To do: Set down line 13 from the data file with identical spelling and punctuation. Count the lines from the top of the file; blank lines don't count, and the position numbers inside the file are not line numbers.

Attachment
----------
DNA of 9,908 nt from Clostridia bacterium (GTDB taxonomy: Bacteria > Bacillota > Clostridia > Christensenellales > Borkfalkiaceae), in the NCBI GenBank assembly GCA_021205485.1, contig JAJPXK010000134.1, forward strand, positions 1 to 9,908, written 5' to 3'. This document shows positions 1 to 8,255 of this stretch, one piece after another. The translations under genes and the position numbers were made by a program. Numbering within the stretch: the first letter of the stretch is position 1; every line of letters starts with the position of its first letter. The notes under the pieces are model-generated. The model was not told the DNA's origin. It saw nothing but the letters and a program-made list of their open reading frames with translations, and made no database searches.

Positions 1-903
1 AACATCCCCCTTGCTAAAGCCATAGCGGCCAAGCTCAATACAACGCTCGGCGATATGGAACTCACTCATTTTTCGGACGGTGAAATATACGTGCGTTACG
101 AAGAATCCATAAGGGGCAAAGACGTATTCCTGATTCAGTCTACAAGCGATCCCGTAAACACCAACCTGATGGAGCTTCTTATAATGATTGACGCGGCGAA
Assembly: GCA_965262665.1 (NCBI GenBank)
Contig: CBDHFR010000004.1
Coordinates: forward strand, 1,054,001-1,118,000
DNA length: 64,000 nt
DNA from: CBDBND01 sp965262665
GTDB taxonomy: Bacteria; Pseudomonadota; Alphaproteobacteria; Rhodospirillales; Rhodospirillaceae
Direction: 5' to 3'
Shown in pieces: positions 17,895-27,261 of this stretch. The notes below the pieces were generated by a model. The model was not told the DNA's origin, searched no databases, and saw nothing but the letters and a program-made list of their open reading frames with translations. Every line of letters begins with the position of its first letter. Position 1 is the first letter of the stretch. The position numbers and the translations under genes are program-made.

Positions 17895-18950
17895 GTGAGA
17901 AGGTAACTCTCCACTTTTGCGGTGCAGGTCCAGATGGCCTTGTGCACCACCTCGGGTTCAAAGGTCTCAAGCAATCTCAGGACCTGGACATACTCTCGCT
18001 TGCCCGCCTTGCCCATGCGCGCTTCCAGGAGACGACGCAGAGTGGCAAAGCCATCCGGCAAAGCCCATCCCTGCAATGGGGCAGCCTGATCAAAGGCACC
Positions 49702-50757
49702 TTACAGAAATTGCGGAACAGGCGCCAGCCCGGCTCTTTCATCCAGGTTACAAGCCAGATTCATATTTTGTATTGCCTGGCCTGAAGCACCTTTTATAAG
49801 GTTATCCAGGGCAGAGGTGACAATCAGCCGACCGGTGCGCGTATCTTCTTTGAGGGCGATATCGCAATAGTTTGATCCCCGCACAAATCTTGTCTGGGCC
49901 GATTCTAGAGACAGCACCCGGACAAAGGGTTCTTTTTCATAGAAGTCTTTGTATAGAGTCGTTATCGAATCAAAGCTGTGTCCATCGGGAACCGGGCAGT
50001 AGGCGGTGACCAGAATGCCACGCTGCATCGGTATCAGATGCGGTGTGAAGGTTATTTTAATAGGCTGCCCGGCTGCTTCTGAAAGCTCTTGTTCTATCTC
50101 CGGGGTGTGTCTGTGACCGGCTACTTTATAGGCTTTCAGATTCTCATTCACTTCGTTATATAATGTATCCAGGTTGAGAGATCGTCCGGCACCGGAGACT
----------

Positions 17895-18950